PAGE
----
It was my friend, Larry Sutin, who convinced me that I should write a biography. He had just published his first book, the outstanding “Divine Invasions: A Life of Philip K. Dick”, and told me, “You should write a biography. It’s what you do everyday.”
Which, in a sense, was true. I was a newspaper movie critic and entertainment writer. I spent most of my time interviewing moviemakers and actors about what they did. A biography would simply expand upon skills I already had developed. Or so I thought.
I’m not sure where the idea to write about Sam Peckinpah came from. I do remember driving home from a screening one night and his name coming to me in a flash. It seemed to click: He was a filmmaker whose work I’d watched and followed while he was alive, whose influence was still being felt though his work had largely been forgotten since his death in 1984. I quickly did a little research and found that, with the exception of a couple of fairly academic tomes on his westerns, no one had given Peckinpah the full bio treatment.
Here’s how naïve I was: I wrote a proposal, found an agent, sold the book – and, only then, called his daughter, Kristen Peckinpah, the one family member whose phone number I could find in those pre-Internet days, to try to set up my first interview.
“I’m going to write a biography about your father,” I said, all eager earnestness.
“Really. Who told you that you could do that?” Kristen said warily.
Thus was I introduced to the idea that getting a subject’s survivors to grant permission and cooperation was not automatic upon securing a book contract. Apparently I convinced her that my intentions were honorable – that I loved and respected her father’s films and felt their importance and influence was being forgotten – because she agreed, as executor of his estate, to give me permission.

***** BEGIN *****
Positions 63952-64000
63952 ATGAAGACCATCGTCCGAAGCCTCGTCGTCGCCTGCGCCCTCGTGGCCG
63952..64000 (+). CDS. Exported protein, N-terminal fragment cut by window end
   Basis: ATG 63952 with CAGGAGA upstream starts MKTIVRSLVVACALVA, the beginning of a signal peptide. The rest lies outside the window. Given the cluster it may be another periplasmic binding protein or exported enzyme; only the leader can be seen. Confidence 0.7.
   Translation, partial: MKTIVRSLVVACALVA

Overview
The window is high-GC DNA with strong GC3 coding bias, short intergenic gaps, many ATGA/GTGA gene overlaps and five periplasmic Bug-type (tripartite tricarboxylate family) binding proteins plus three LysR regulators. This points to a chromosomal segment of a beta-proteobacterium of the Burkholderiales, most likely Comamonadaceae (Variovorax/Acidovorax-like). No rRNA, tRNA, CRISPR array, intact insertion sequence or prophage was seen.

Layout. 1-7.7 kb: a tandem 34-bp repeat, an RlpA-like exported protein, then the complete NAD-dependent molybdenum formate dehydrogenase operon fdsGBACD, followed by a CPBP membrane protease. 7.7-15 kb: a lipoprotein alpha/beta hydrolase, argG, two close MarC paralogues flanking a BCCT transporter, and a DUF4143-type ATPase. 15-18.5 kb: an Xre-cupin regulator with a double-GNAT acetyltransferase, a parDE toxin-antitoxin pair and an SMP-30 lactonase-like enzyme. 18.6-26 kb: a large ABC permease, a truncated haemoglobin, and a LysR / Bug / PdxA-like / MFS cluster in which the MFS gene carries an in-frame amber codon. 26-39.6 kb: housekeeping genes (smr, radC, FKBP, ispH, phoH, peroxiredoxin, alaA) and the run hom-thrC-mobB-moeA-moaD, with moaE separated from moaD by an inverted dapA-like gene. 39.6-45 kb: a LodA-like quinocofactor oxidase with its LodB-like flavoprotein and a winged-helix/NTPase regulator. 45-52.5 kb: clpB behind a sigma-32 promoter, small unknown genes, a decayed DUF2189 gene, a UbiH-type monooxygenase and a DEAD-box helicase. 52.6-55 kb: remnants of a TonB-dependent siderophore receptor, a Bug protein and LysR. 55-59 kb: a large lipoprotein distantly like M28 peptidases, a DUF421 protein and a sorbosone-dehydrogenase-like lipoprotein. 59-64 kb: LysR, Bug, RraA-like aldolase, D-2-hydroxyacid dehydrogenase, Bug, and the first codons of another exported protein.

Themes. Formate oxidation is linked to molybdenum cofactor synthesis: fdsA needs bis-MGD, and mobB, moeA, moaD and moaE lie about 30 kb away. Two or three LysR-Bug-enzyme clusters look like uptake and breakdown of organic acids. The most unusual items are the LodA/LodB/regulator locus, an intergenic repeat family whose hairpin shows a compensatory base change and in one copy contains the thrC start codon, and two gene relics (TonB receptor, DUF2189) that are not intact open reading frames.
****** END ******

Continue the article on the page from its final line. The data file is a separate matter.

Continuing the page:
I learned several lessons in the course of writing and publishing that book. The most crucial was one of perspective: A week before it was published in 1991, my youngest son, Caleb, was born. And so, publishing my first book suddenly seemed a lot less important than it had a few months earlier.
The other lesson was that, in tackling an enterprise as massive as this one turned out to be, you need to take your satisfaction from doing the thing itself. Because once it’s finished and turned over to a publisher, it’s out of your hands; its release/reception rarely lives up to your hopes, dreams and expectations.
That’s not a complaint; it’s just a fact. If anything, the publishing industry is even more clueless than the movie industry, in terms of how to sell its product. There are hundreds of films released in the USA each year – and literally thousands of books. And only a handful of either ever achieve the kind of critical or commercial success that every writer and filmmaker fantasizes about.
In retrospect, the research and writing of “Bloody Sam” were immensely fulfilling. I tried to keep hold of that idea – to relish the doing – as I worked on my subsequent books.
I never met Sam Peckinpah but feel like I came away from the experience of writing this book with a little piece of him, figuratively and literally. The literal piece can be glimpsed in this photo of a statue I was given by Blaine Pettitt, a childhood friend of Peckinpah’s. Peckinpah was a lifelong Democrat and knew Pettitt was a staunch Republican and so presented the pictured carving to Pettitt as a gag. When I interviewed Pettitt in Fresno, CA, he showed it to me, then asked me if I wanted it, saying, “I’ve always been too embarrassed to display it.”